Systems thinking is a general term for looking at things systemically and thinking in terms of feedback. One of the major tools of systems thinking is the causal loop diagram, and another is the system archetype. The term systems thinking was made popular by the publication of the book The Fifth Discipline by Peter Senge. Some people consider systems thinking to be broader than this, including such concepts as double loop learning as developed by Argyris.
A causal loop diagram is a picture containing words and directed arrows connecting those words, usually with at least one closed loop representing feedback. Causal loop diagrams can easily be created using a pencil and paper. Vensim supports the creation and analysis of causal loop diagrams. Causal Loop diagram
An archetype is an abstraction of a feedback structure that is known to generate a particular type of behavior. For example, escalation is an archetype in which two organizations try to exceed a capability of the other and end up simultaneously growing that capability. An arms race is an example of the escalation archetype. Archetypes were made popular in The Fifth Discipline.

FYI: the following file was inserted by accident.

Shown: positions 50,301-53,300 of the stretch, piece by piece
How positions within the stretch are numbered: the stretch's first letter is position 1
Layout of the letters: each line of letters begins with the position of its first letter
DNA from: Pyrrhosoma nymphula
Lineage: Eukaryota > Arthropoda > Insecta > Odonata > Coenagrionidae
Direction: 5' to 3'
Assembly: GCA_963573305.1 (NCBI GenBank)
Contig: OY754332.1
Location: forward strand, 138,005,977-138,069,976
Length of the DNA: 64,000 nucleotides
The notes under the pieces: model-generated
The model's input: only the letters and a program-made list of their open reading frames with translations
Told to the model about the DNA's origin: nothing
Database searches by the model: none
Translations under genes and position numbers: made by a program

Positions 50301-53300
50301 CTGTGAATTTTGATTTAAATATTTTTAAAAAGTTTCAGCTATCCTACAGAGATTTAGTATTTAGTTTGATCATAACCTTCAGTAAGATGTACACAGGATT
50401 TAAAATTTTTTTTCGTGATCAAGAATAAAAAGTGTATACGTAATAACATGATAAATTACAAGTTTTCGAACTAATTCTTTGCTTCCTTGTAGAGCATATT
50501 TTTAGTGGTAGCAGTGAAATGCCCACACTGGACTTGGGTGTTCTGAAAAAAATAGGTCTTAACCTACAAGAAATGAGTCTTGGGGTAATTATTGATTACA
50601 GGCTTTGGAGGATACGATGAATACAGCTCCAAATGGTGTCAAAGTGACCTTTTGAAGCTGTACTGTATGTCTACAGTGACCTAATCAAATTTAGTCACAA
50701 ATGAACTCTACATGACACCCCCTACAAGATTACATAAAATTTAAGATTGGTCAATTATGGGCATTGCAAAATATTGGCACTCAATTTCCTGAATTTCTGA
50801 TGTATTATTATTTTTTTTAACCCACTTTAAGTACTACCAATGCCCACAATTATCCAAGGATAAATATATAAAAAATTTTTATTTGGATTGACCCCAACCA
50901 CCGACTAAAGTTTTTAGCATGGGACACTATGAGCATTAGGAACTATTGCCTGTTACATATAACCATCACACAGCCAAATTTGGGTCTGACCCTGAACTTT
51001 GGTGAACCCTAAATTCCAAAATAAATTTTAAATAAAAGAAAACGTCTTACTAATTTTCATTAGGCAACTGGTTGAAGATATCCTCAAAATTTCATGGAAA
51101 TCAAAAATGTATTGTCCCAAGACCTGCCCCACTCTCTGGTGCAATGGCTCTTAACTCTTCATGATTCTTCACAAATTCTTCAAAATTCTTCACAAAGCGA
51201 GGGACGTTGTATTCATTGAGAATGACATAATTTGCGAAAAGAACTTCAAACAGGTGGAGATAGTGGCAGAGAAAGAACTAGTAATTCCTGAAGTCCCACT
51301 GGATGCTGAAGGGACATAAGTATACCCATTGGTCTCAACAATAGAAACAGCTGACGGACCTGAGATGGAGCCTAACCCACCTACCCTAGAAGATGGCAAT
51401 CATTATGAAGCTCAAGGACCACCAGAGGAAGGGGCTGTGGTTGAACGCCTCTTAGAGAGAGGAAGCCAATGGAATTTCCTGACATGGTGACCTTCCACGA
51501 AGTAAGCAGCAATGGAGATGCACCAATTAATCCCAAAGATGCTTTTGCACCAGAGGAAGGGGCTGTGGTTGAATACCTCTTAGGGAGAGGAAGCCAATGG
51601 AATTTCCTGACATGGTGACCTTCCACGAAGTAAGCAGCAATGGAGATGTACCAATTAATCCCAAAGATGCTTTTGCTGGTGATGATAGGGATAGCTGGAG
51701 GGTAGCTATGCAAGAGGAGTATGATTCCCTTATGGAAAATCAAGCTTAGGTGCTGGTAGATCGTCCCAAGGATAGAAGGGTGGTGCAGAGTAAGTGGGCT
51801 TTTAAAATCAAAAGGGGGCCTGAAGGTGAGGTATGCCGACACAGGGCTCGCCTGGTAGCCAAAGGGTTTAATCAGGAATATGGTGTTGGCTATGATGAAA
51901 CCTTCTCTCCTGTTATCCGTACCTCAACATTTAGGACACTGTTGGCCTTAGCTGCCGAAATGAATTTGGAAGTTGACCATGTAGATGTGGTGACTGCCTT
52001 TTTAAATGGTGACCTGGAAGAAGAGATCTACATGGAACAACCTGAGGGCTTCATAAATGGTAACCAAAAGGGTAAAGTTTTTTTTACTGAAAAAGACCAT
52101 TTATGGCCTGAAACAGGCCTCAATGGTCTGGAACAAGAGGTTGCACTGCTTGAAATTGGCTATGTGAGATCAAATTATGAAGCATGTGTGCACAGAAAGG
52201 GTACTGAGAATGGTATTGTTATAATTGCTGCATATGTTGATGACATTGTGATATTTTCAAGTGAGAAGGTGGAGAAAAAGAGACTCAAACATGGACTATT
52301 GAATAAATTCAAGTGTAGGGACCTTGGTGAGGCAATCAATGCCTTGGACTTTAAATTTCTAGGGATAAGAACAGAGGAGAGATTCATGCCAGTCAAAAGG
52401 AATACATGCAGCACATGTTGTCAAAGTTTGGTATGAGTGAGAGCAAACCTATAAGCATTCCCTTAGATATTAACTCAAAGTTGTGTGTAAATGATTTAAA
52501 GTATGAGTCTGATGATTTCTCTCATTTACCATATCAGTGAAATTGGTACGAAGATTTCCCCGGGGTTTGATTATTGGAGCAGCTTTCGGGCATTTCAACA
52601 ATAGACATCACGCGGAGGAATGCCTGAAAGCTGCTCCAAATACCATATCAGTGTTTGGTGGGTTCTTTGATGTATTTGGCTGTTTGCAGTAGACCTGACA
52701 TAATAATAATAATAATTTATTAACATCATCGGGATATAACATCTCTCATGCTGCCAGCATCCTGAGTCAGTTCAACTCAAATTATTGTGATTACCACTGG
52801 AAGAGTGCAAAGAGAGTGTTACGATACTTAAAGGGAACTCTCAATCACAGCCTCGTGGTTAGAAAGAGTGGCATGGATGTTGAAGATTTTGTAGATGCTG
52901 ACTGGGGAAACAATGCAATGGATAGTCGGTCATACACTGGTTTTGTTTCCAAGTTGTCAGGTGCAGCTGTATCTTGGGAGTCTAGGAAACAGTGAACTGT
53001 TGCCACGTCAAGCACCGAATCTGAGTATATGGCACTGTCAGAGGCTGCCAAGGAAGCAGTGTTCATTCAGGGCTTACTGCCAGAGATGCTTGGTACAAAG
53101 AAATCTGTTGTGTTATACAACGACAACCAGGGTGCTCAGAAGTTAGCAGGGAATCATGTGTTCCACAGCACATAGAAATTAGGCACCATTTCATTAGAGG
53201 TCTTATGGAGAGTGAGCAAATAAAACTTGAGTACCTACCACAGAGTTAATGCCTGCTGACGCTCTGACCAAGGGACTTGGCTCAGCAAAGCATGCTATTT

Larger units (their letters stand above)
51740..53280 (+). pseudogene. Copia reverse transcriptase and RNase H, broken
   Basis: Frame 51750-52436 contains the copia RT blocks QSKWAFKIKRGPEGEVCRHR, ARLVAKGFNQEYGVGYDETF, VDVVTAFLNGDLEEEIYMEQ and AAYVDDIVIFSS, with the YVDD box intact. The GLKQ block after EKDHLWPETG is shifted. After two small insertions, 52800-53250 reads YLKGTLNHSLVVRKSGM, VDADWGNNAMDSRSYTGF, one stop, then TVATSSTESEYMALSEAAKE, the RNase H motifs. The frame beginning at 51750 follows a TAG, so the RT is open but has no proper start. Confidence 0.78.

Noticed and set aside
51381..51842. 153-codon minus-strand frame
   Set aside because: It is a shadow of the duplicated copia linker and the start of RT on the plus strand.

A simulation is a calculation of the implications of all the relationships that have been specified for the variables in a model. Simulations in Vensim result in the behavior (over time) of all the variables in the model. These results are normally reviewed as time graphs or tables.
System Dynamics is the study and analysis of dynamic feedback systems using computer simulation. The field of system dynamics has been developed from the work of Jay Forrester to integrate engineering techniques for understanding feedback control systems into the study of social and business policy. For more information, see the Resources page or the web site for The System Dynamics Society.